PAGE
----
During the last few weeks I literally felt like an advocate for Nic Pizzolatto’s fallible second season of True Detective. The protagonist characters were highly prone to look flat and ridiculous, the plot seemed to have a very vague end and quite unnatural “twists” and on top of that, Vince Vaughn’s existence in the series seemed to be an outfall for Pizzolatto’s sophisticated vocabulary. Despite my love for the TV masterpiece from the last year, I have finally matured to say that – the second season of True Detective is one hell of a washout.

The fourth episode, which hit the small screens yesterday, started with quite routine discussion of Frank and his who-knows-who-is-she girlfriend. We went through the same child dillemmas, which I have literally implanted in my brain right now and went on with the investigation. The sole plot is meandering even more than I could imagine, but those turns are completely misfired – instead of leading us by the nose, Pizzolatto’s boasting around with his cleverness and handful of peculiar ideas. Anyway, it just doesn’t work.

And yet, I would really give this season another chance if not the concluding shootout scene. That was the most ridiculous, naive, Steven Seagal-like gun fight we could expect from the creator of the brilliant Marty & Rust story. It’s beyond my understanding how a group of allegedly skilled policemen walk like bosses in the daylight, like the Lonely Island’s style in their rap parodies, not having the slightest idea they might have been already spotted. All in all, it’s Rachel McAdams as the forefront, the ultimately cowboy style girl – everyone’s safe right? So, we get our adventurous gunmen make hell of a bloodshed, shoot off one of the “important” characters (a payback for this lame Velcoro almost-dead thing?) and a whole bunch of accidental deaths of citizens. And the three main characters whining around like they try to admit “we really screwed up this time”. On top of that, the new rival for wooden acting icon – Taylor Kitsch, with his brand new “i’m sexy” face… Come on…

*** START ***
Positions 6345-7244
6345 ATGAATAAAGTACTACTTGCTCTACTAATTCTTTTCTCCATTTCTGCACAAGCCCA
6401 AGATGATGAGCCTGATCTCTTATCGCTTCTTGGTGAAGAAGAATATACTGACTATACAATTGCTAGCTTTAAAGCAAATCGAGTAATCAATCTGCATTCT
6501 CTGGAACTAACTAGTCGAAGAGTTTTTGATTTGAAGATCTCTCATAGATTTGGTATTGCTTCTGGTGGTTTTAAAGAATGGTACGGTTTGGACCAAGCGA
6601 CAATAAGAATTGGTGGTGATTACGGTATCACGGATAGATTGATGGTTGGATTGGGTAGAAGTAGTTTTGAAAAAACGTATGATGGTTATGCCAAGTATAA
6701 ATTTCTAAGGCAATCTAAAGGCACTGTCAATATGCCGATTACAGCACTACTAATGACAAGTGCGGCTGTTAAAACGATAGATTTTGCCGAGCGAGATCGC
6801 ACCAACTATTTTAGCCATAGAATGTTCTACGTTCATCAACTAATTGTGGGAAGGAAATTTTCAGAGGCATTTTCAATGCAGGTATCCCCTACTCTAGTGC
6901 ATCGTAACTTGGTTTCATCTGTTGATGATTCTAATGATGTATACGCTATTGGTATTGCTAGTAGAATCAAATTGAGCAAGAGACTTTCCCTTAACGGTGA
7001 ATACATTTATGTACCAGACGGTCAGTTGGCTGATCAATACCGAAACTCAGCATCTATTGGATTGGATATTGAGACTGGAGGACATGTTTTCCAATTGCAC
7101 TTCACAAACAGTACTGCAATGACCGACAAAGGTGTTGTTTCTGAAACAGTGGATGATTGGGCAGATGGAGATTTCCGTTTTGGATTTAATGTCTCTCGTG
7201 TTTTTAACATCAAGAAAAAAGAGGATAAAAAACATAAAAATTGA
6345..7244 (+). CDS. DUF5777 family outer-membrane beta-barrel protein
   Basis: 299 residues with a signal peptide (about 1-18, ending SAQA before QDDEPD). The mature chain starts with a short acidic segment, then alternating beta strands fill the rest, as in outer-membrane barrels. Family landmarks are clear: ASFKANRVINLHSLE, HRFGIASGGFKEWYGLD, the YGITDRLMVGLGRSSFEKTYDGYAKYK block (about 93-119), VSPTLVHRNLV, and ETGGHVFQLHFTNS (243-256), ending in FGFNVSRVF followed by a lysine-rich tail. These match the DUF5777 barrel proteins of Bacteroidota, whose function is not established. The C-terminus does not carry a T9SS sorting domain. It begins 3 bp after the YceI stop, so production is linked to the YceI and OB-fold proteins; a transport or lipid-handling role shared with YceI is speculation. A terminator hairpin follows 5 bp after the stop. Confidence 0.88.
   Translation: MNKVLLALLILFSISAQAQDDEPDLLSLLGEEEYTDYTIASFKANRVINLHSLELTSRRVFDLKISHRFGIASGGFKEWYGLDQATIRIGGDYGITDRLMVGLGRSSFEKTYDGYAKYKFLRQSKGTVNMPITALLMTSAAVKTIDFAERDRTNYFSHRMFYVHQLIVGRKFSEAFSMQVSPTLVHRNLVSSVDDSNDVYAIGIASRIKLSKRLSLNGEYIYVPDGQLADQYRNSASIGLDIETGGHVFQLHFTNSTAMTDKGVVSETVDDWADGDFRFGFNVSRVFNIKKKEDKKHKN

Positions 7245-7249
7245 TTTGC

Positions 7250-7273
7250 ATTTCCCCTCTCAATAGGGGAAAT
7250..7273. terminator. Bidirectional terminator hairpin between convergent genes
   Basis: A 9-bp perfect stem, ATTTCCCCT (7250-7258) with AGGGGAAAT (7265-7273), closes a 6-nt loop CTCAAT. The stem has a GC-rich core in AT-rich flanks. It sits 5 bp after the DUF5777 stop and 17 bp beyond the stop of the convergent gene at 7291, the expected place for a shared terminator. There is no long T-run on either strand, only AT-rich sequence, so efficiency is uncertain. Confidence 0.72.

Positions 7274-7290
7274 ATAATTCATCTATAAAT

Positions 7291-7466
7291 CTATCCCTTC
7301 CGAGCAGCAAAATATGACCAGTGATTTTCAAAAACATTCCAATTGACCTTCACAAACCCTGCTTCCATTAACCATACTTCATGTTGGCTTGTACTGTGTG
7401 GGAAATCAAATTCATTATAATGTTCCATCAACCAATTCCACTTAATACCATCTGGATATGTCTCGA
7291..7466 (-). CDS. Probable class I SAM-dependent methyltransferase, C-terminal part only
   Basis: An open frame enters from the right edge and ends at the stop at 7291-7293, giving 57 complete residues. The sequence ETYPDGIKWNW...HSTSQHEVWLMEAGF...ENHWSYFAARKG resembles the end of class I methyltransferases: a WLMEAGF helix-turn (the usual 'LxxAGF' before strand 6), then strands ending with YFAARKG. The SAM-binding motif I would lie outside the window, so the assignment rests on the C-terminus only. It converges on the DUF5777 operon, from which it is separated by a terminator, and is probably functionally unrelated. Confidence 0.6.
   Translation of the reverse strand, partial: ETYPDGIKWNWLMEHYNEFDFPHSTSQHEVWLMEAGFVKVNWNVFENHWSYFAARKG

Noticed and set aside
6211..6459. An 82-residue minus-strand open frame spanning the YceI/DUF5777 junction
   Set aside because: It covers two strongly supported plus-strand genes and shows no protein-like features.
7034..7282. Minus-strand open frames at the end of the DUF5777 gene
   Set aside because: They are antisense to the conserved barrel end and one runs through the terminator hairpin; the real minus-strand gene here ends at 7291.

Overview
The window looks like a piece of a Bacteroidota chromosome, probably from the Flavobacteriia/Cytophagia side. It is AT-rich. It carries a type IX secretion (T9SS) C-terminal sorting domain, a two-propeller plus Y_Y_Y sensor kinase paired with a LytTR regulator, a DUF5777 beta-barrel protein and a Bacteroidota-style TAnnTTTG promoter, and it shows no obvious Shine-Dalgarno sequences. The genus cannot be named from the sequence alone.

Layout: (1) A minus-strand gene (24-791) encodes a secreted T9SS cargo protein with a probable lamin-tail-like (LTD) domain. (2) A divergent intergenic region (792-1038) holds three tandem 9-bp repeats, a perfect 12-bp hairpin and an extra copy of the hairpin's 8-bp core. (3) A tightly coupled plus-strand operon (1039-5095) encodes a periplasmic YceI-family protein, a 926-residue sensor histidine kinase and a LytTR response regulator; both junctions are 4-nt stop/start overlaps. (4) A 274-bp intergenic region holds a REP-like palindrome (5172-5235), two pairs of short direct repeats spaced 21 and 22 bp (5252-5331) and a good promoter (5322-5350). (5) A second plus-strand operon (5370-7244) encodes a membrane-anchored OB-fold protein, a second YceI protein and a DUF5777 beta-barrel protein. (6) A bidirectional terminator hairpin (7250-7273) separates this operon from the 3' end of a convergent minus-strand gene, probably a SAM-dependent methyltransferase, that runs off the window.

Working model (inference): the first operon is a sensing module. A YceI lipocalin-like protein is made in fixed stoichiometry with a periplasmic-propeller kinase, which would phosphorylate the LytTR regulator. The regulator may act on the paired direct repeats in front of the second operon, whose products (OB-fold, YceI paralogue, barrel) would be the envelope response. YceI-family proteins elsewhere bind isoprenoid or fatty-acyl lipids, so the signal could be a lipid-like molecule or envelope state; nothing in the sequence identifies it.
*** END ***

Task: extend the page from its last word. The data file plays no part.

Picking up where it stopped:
And yet, I know I will still watch it till the end. Although I’m no longer trying to excavate the told truth, that once something is good, it should be left that way, the second season might brighten up a bit in the end. At least, observing this panache acting by majority of the cast is quite fun! Vince Vaughn’s “louche” was a nail in the coffin for both the audience and our poor Vince, Velcoro’s subplot has become a Batman’s vanishing routine (Jim Gordon knows this ****) and we are given more and more spicy homosexual elements of Taylor Kitsch former soldier. This ship is getting heavier with every week.

I feel sorry for the crew of the second season. The bar set by the previous season was unreachable from the beginning, but they tried to reach it. And the higher they aim, the longer the distance to fall becomes. And the fourth episode? Ouch, the landing had to painful.